Sudanese reporter held for secret reasons

New York, October 5, 2006—The Committee to Protect Journalists is deeply concerned that Sudanese security forces have held Abu Obeida Abdallah, a reporter for the pro-government daily Al-Ra’y Al-Aam, incommunicado and without charge since Friday.

“No evidence has been disclosed to suggest Abu Obeida Abdallah has committed a crime,” CPJ Executive Director Joel Simon said. “We call on the Sudanese authorities to release Abdallah at once.”

Isma’il Adam, managing editor of Al-Ra’y Al-Aam, cited a government information agency that claimed that Abdallah was not being held in connection with any published material or any political issue. Information Minister al-Zahawi Ibrahim Malik said Abdallah would be released soon, Adam told CPJ.

Abdallah’s family and colleagues have not been allowed to contact him.

Reuters said that sources have reported different reasons for the detention. Kamal Hassan Bakhiet, editor-in-chief of the Khartoum paper, said he believed Abdallah was being questioned as part of an investigation into last month’s murder of Mohammed Taha Mohammed Ahmed, editor of the private daily Al-Wifaq. Abdallah may have had telephone contact with someone state security suspected in the slaying, he told the news agency.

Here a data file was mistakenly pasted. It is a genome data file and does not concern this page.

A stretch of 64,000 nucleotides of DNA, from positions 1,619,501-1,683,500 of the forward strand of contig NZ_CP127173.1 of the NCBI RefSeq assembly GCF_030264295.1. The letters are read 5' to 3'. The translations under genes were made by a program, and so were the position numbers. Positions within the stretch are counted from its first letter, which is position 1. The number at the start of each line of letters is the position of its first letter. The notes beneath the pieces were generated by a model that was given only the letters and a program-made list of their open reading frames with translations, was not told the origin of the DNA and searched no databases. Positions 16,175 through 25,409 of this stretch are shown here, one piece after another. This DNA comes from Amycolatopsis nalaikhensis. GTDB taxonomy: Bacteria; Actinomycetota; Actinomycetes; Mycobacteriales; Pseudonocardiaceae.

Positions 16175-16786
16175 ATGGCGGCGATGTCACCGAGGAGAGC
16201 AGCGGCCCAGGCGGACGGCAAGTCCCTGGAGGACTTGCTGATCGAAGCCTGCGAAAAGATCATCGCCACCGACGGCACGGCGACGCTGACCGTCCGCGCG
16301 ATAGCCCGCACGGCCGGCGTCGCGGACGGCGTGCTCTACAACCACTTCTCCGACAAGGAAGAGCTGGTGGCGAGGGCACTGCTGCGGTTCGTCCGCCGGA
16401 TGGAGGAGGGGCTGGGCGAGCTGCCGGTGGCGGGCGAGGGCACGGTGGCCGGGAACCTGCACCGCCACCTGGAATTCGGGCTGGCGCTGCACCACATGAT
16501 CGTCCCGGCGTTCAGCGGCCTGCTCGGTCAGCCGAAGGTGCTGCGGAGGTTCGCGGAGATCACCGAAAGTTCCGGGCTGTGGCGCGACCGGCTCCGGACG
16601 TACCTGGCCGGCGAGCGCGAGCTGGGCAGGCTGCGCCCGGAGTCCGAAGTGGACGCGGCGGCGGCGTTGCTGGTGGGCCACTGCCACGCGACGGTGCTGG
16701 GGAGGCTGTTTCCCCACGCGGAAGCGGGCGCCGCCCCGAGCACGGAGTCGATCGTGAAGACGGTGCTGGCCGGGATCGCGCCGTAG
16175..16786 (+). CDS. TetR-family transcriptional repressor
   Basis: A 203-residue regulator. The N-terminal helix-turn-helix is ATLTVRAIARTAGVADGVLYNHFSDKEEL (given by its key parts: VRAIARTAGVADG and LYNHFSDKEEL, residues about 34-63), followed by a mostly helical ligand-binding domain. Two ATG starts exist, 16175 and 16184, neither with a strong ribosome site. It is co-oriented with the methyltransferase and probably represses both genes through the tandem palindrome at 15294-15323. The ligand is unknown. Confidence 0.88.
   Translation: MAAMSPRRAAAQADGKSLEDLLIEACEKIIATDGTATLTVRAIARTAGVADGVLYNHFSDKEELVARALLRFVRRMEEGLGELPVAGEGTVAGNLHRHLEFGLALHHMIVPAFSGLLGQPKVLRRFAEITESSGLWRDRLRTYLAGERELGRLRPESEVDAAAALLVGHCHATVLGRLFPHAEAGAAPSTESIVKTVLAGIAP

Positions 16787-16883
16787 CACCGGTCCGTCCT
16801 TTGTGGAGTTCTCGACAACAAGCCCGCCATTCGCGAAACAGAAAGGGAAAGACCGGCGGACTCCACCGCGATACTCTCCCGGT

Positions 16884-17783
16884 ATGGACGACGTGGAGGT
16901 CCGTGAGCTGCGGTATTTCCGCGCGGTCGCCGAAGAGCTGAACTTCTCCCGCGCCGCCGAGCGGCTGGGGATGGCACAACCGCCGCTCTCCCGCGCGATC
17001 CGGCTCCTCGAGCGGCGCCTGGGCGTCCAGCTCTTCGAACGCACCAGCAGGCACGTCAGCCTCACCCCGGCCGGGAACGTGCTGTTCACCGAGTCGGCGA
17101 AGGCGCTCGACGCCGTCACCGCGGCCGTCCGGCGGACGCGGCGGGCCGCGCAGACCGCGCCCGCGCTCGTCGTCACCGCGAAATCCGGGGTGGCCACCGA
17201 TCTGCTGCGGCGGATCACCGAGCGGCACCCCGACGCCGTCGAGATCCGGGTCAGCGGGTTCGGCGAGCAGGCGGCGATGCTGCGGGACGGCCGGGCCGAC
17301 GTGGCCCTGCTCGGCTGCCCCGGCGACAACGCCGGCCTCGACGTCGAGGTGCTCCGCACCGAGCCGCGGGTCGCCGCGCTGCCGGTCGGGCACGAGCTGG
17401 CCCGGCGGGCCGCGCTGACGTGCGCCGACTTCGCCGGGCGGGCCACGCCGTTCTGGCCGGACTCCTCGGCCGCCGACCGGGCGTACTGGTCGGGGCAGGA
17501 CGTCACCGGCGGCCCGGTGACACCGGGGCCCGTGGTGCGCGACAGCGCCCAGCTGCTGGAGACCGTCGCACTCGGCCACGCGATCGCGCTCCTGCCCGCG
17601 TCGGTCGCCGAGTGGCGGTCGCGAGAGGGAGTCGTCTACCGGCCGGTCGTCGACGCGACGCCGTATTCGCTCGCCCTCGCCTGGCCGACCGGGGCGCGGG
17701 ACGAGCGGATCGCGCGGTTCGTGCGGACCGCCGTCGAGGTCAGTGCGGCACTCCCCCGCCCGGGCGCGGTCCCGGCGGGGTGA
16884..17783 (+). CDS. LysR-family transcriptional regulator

But other sources told Reuters that Abdallah’s detention was likely related to Darfur and not the murder investigation. Reuters said Abdallah specialized in covering the armed conflict in the western region of Darfur and had forged contacts with many rebels there.

Press freedom has been heavily curtailed in Sudan in recent weeks. In September, several opposition and independent newspapers were seized or heavily censored, among them Ra’y Al-Shaab, an opposition Arabic-language daily for the Popular National Congress party, and Al-Sudani, an independent Arabic language daily.

On August 30, Khartoum police beat Ibrahim Muhammad, a cameraman for the Qatar-based satellite channel Al-Jazeera, and seized his camera during a demonstration against the price hikes. On August 26, a court in El-Fasher charged Paul Salopek, a Pulitzer Prize-winning reporter for the Chicago Tribune, with espionage, illegally disseminating information, and writing “false news.” Salopek was released September 9. Tomo Kriznar, a Slovenian freelance photographer was detained in Darfur on July 19 on spurious charges of espionage. He was released on September 4.